Before you roll your eyes, I will warn you: I am THAT mom. I never really wanted help when both of my daughters were first born (except for free food!), I try to only call a babysitter when I’m actually working (as opposed to having help here consistently, for day-to-day basics) and I was the one who mostly got up in the middle of the night when duty called during the new baby-stage (ok, I might kinda resent that one). Feel free to roll your eyes now.
Yes, I am a little burnt out these days (some days more than others), but I will make a case that toughing it out can pay off by teaching you how to problem-solve and find your parenting/family style. At least, that’s what it’s done for me (everyone’s different, I know).
For me, toughing it out – through sleepy-eyes, trial-and-error nap-time coordination and figuring out how the heck I’m going to creatively cook dinner when four eyes in miniature bodies are staring at me to entertain them – has transformed me into a slick problem-solver. Toughing it out has taught me how to manage and conquer schedules and tantrums. Toughing it out has required me to be insistent about teaching my girls to sleep (and share a room). Toughing it out has given me the know-how to teach my girls how to entertain themselves when I cook dinner. Toughing it out has made me figure out how to deal with my girls’ personalities, and really learn how they work so that I can handle them in most situations inside and outside the home. Toughing it out has bonded me closely with my girls…we have become a team (for better or worse) and most of the time, they seem to listen to me (most of the time). Toughing it out is shaping my own rhythm for the long haul ahead.
I never understand the question that I get from many of my friends, complete with horrified looks on their faces: You take both kids to the grocery store with you? Yes. How else am I supposed to get my shopping done, and how else am I supposed to learn how to teach my girls how to behave in a public setting if I’m not practicing it daily? (Yes, I’m that chick you overhear saying “Don’t touch that,” “Put that back,” and “If you take your shoes off they will kick us out” rolling down the cereal aisles.) If I left my girls at home with a sitter every time I went to the market, no one would learn any manners or appropriate behavior (my girls) and no one would ever learn how to handle two wild munchkins in a public place (me). And what good would that do us all? Veteran parents say that as kids get bigger, so do the dilemmas for “raising good kids.” Despite my rookie-status with two toddlers, I like to compare the ideal of “raising good kids” to this: You can’t run a marathon without training on all the small tracks first. If I’d had the means and desire to employ full-time help since the birth of my girls, I don’t think I’d have as much insight, experience or ‘on-the-job training’ to handle the ridiculous challenges that come flying at me now. To excel in this job of ‘motherhood,’ I truly believe there are benefits to being persistent when it comes to figuring things out from the very beginning. ‘Skills’ don’t develop overnight.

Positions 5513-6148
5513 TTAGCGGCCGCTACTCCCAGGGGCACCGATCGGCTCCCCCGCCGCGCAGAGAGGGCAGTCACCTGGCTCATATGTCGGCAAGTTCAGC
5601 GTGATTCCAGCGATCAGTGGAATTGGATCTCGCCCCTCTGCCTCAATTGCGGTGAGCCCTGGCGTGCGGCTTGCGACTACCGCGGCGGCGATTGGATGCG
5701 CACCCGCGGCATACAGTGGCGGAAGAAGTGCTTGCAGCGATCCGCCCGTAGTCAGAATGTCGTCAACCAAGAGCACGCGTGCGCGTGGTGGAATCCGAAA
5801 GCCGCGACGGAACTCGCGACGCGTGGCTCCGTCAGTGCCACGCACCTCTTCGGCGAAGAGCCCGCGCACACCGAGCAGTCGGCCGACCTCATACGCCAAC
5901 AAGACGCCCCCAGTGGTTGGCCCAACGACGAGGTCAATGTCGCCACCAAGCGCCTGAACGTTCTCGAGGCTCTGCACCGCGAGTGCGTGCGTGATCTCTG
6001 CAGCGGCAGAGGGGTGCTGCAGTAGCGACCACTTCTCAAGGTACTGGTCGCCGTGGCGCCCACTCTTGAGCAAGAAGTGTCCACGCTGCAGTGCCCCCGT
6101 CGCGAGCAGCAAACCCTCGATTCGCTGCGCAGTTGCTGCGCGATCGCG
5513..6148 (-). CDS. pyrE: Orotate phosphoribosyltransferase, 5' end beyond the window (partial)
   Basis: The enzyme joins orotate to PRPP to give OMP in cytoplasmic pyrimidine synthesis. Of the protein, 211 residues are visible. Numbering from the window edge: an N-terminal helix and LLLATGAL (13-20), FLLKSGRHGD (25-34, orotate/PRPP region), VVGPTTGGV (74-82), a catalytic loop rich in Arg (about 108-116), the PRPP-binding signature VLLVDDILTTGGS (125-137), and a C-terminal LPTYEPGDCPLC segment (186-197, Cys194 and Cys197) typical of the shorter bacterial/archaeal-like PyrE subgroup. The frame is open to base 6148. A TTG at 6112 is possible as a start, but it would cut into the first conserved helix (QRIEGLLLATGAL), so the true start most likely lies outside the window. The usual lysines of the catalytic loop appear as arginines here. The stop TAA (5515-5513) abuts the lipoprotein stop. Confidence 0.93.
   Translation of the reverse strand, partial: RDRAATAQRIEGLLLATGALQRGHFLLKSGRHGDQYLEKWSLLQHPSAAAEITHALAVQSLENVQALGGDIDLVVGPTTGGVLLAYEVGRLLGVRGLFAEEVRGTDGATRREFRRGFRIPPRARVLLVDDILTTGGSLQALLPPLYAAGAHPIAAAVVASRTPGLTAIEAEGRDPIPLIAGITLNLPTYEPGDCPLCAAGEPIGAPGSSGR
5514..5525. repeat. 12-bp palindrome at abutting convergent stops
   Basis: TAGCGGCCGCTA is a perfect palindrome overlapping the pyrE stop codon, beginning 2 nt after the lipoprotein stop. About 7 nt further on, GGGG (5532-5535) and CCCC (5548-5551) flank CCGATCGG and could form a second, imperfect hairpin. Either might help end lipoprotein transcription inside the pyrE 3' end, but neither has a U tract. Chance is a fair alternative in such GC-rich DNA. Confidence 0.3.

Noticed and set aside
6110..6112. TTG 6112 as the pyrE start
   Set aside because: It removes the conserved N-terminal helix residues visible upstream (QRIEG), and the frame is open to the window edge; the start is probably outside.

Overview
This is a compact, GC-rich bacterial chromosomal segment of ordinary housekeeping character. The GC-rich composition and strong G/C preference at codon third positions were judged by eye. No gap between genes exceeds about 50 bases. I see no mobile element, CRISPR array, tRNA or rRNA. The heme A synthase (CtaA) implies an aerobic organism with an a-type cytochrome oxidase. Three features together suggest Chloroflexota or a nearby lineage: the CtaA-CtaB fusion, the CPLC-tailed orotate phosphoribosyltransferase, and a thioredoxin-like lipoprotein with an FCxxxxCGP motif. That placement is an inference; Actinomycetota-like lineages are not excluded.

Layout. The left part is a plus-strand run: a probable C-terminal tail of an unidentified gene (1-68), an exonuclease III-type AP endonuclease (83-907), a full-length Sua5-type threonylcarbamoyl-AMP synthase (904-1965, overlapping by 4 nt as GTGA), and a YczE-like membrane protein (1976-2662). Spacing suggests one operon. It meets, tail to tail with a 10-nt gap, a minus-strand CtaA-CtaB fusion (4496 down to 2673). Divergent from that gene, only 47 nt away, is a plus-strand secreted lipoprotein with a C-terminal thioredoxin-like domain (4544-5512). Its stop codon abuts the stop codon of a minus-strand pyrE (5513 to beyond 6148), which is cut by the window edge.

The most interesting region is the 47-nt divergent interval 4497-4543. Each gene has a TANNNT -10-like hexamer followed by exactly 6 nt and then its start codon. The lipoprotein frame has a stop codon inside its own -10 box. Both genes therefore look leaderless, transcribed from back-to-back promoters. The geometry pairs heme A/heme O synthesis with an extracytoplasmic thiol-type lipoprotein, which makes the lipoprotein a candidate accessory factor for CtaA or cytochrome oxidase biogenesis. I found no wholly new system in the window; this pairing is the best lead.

In an age where us moms are quick to call for help and make no apologies about it, I’m afraid we’re stripping away our own capabilities and hindering our learning curve when it comes to finding our personal parenting niches. It’s hard, and a lot of times it flat-out sucks, but hard work always pays off (at least, that’s what Twilight Sparkle of My Little Pony says… yes, we’re a little obsessed with her.) I also can’t help but think of our moms and grandparents: No one I knew had round-the-clock help when I was young, and I think that in many ways they were conditioned to handle more challenges much more gracefully than us (myself included). That’s inspiring to me… not only as a mom but as a woman.
Obviously, there are days when every mom absolutely have to call for help (which yes, I have done). But then you just gotta get right back on the purple pony and go.
DID YOU TRY TO TOUGH IT OUT AS A NEW MOM?